by Pavan Kaushik : The few silver linings of the pandemic have been the slight reduction in the destruction of nature. I was walking alone in the woody patches of my campus, whose leaf litter is now left undisturbed due to the pandemic. I saw a mango fruit fallen on the ground. It was half eaten, likely by a squirrel, and was starting to rot. And it was covered with insects. Mostly flies and beetles. There was Drosophila of all shapes and sizes, buzzing around, feeding, boxing, mating, laying eggs on the fruit. It seemed like the happening place for Droso family.
Like any paradise, there’s always the other side. A golden-brown and delicate looking insect landed on the fruit. By the looks of it, it was clear it was an insect parasitoid – likely intending to lay eggs into fly larvae where the larval body becomes food for the baby wasps. With a long black ovipositor, nearly as long the rest of body. The wasp sat there on the fruit, doing nothing. Walked a bit and sat again. No movement. Not even the antenna. Then flew away.
This made no sense. I expected them to lay eggs and move on. I was like, be a good naturalist. Sit and stare. I waited. Within a few minutes, the wasp flew back onto the fruit. Again, doing nothing but sitting, walking a bit and sitting again. Finally, it touched the fruit with the antennae, moved a bit forward, and raised its ovipositor. Then the glorious scene of the outer sheath bending and the fine needle-like ovipositor penetrated the fruit. Like a surgical procedure, it laid eggs, where hundreds of maggots lie within. Another wasp joined her in the oviposition spree.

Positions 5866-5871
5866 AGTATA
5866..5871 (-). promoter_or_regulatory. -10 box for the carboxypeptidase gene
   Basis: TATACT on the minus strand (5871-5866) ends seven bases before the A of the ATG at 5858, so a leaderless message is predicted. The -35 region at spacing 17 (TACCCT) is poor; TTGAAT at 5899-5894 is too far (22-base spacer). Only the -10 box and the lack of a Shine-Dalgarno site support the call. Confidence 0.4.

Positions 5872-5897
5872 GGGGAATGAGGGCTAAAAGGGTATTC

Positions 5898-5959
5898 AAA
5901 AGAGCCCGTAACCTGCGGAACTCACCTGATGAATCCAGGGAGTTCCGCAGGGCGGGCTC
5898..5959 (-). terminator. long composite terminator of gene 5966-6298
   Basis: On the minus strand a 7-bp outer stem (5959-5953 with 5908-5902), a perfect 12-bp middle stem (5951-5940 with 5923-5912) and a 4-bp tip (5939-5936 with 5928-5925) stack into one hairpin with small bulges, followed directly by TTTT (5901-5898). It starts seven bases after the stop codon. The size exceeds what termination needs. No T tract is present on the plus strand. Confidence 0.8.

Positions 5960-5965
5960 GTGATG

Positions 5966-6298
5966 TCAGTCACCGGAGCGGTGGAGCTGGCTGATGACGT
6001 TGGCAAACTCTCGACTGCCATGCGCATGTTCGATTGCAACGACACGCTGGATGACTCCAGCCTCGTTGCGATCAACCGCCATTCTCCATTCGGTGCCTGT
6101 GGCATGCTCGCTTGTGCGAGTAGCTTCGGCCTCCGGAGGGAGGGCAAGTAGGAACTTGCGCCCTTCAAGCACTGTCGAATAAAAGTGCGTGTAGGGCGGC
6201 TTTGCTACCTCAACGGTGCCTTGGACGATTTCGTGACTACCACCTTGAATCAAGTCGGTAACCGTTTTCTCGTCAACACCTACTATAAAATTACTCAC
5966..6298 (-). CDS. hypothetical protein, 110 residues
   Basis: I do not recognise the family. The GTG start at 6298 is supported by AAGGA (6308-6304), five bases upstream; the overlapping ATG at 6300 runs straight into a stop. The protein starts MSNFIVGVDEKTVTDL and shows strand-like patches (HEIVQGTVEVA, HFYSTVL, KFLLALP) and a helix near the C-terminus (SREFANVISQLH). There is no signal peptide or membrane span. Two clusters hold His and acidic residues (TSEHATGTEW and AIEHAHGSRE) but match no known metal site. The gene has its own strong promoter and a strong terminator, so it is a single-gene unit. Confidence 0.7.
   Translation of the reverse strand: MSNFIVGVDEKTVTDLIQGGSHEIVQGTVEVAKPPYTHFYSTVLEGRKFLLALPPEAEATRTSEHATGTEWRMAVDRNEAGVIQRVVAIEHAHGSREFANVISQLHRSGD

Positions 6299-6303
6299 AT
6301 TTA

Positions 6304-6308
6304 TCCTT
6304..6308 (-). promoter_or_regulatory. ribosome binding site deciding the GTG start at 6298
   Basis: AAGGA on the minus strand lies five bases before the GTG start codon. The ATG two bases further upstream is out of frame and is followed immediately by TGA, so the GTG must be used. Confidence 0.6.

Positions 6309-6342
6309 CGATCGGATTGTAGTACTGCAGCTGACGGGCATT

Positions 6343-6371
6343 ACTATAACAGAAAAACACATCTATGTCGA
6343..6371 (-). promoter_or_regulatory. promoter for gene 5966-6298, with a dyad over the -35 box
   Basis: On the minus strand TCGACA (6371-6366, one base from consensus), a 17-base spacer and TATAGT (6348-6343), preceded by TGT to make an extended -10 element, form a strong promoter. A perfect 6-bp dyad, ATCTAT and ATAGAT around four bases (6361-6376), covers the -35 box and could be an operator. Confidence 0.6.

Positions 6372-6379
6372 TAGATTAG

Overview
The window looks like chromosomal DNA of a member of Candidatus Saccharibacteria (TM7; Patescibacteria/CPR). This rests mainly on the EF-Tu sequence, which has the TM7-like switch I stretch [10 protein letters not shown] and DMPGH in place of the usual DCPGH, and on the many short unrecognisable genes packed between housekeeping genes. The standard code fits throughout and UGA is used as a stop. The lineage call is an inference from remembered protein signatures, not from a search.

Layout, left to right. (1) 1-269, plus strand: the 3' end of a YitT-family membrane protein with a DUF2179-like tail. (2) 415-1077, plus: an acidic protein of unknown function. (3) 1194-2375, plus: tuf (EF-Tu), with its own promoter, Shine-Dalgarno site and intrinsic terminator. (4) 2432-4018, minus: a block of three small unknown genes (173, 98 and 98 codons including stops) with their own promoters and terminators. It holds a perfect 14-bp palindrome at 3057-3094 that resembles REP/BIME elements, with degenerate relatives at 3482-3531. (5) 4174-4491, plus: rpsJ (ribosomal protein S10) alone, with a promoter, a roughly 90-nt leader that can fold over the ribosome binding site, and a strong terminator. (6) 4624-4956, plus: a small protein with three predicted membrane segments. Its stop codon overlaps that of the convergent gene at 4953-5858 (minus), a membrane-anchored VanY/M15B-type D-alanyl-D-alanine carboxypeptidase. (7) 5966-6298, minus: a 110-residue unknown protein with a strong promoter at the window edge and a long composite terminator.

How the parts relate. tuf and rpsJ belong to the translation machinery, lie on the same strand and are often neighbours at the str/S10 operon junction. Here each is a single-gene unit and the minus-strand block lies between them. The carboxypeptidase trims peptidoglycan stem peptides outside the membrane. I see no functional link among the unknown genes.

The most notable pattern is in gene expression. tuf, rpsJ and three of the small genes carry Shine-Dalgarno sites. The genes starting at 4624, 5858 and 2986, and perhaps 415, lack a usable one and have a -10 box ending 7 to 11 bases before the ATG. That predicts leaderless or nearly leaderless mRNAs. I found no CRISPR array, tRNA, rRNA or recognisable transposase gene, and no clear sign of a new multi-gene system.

I was expecting the wasp to use its antennae more, which are a known to be used as a probe. What happened here was more subtle. It seemed very likely that they were using their six legs as a vibration sensor, like a seismograph array, to localise larvae. What I find surprising is their phenomenal ability to track down soft-bodied insects eating soft food. These objects barely give any vibration signals, unlike larvae that eat wood.
One of the reasons insect antennae are so sensitive is due to the Johnston’s Organ. A sensor adept at picking even the slightest mechanical movements, over a large range of frequencies. They are used measure wind speed, sound, feel substrates, etc. Coincidentally, insect antennae have evolved from legs. A similar sensory structure exists in the insect leg, known as femoral chordotonal organ. Could this be what they might be using to probe the soft world to pick the subtle differences between the wind, nearby Drosophila groups buzzing around, and the larvae munching inside the fruit?